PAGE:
No one just wants power or money, its what those things give the villain that make them go to such terrifying lengths to get them. And if you want to make an antagonist absolutely scary make sure they are completely fixed upon their convictions and why they need what they’re after, because that then makes it easier for the reader to understand that – oh yeah, they will murder everyone if the hero cannot stop them.

However, a villain can of course waver in their conviction, they can be torn between what they know to be right and what they want. I think this can help make a villain more relatable if you give them time to grow almost mirroring the hero. Show them doing, every day thing like having a family. Let them have a vulnerability or even show the world as the villain sees it, so the reader may be tempted to even side with them.

But this can make your villain less terrifying so its really up to you which route you want to go down: Terrifying with less internal conflict or internal conflict with less external conflict. Making the reader sympathise with the villain versus making them love to hate them.

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Let them be a Villain

Do not fall into the trap of only saying what a villain does. A hero or group of good guys who constantly evade any sort of damage from the villain both dramatically reduces the stakes but also the threat level of an antagonist. Show the threat and let someone die. This helps so when the hero still fights against the villain, it shows both your main character’s strength but the also that the fear is still real because if the villain has done it once, they’ll do it again.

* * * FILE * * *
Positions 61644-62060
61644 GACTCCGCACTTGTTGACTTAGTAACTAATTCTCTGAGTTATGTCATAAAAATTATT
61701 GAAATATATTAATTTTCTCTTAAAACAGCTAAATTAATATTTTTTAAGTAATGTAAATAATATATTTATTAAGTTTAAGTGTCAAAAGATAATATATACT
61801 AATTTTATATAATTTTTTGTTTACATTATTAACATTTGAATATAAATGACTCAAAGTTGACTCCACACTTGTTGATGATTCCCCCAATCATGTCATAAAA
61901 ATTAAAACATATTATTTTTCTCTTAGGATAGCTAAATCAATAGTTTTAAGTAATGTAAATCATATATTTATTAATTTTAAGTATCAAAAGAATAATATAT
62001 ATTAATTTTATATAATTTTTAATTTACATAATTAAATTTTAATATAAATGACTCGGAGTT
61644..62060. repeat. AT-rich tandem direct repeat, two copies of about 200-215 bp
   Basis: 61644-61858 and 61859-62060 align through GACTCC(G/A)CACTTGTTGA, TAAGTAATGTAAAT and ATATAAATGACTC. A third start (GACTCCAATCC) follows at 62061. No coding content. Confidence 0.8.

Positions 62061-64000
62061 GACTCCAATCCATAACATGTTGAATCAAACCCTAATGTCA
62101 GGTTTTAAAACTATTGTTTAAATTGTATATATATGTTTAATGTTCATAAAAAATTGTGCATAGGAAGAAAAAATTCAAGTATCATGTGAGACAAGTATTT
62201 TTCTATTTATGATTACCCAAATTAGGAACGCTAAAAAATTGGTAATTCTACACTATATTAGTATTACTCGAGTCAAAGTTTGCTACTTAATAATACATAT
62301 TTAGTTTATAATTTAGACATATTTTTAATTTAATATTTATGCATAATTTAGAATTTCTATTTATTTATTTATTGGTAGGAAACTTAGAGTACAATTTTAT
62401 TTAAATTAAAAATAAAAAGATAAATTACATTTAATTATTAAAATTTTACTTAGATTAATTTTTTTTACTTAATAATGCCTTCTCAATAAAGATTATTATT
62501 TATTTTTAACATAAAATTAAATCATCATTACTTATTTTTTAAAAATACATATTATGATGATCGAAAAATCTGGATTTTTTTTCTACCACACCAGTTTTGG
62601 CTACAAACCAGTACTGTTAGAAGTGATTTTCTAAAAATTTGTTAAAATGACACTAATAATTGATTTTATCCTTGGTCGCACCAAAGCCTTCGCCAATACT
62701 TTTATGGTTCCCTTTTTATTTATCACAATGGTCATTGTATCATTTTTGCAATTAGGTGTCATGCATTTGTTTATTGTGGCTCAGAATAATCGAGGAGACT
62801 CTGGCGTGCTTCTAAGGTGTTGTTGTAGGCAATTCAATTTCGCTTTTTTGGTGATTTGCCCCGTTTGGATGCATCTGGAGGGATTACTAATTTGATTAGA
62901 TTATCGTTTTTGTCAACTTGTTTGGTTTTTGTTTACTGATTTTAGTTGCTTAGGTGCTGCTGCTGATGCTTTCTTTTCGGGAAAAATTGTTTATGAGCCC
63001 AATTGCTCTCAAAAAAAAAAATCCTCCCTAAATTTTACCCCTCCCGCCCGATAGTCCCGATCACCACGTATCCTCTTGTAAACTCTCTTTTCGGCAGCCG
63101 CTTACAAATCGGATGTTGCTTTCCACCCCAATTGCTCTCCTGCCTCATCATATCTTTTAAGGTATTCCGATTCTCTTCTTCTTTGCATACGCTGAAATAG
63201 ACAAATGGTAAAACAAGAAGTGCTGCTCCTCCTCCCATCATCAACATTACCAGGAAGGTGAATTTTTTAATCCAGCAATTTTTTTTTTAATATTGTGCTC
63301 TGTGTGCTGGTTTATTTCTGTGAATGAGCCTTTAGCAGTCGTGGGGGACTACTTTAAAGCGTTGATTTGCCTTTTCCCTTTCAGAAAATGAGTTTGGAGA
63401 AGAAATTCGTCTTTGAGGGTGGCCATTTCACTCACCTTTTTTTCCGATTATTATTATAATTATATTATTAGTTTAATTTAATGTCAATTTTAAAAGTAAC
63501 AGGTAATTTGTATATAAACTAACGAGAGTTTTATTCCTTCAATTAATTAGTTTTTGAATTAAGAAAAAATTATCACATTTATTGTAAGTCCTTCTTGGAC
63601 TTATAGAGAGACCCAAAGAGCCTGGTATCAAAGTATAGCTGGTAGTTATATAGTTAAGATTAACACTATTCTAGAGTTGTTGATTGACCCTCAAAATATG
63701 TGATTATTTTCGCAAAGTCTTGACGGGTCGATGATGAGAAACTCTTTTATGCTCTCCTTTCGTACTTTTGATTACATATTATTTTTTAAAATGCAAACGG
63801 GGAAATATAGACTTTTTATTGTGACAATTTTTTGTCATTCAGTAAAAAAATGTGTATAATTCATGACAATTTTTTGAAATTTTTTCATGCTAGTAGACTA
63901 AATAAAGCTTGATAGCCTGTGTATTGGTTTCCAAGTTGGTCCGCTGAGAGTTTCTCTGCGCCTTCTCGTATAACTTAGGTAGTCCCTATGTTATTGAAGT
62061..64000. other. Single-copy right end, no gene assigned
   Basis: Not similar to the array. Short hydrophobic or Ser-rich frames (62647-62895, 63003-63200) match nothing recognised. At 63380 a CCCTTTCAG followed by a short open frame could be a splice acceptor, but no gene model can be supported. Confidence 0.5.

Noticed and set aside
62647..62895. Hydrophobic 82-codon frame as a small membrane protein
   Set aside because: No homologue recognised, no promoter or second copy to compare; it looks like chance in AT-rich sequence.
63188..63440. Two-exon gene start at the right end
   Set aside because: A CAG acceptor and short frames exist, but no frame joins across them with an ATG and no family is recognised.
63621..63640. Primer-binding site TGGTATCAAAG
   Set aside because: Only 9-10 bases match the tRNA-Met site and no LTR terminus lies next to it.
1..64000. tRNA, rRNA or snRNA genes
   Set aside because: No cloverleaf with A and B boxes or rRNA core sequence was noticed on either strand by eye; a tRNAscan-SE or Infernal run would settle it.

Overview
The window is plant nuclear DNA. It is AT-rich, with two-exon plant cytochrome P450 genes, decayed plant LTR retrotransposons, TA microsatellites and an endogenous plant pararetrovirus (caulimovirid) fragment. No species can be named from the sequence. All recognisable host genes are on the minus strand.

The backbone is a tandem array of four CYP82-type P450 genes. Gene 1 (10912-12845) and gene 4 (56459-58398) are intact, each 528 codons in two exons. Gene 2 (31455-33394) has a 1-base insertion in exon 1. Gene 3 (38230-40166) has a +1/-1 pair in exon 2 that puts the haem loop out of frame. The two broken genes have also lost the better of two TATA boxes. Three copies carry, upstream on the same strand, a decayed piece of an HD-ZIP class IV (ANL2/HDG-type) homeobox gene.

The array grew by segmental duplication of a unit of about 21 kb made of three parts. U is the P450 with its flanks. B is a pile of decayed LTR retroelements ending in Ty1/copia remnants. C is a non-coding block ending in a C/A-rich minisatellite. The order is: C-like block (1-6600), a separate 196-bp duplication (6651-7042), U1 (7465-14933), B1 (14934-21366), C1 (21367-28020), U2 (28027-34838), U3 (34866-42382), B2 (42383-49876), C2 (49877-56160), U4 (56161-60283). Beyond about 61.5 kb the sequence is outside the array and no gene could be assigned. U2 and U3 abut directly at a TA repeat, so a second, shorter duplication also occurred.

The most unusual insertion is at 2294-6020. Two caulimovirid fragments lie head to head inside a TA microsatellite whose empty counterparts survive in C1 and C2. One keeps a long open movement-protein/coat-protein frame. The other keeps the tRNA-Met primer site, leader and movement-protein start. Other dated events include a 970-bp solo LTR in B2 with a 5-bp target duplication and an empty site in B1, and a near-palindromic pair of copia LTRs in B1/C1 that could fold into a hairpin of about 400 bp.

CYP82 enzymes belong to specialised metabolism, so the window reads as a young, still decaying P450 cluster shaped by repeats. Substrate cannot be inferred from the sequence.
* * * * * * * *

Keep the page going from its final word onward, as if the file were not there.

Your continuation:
Without this, the audience will catch on and won’t fear the villain and like I said, there is no story without conflict so why would a book reader continue to read a book that isn’t a book.

A way of doing this is to escalate the villain’s crimes throughout the book, so start small and ramp it up throughout the book to stop the reader from becoming desensitized to them. The height of this should be just before the climax. This is where the villain wins, where the hero loses the most. Allow the villain to invade or win the competition or kill the hero’s brother, just to hammer home how badly not only the hero needs to win, but how badly the reader wants the hero to win.



Above all don’t be lazy, your villain isn’t a prop for the hero, it’s a character as much as the rest of them and should be created as such. Love how hateable they are! Good Luck Xx


Further Reading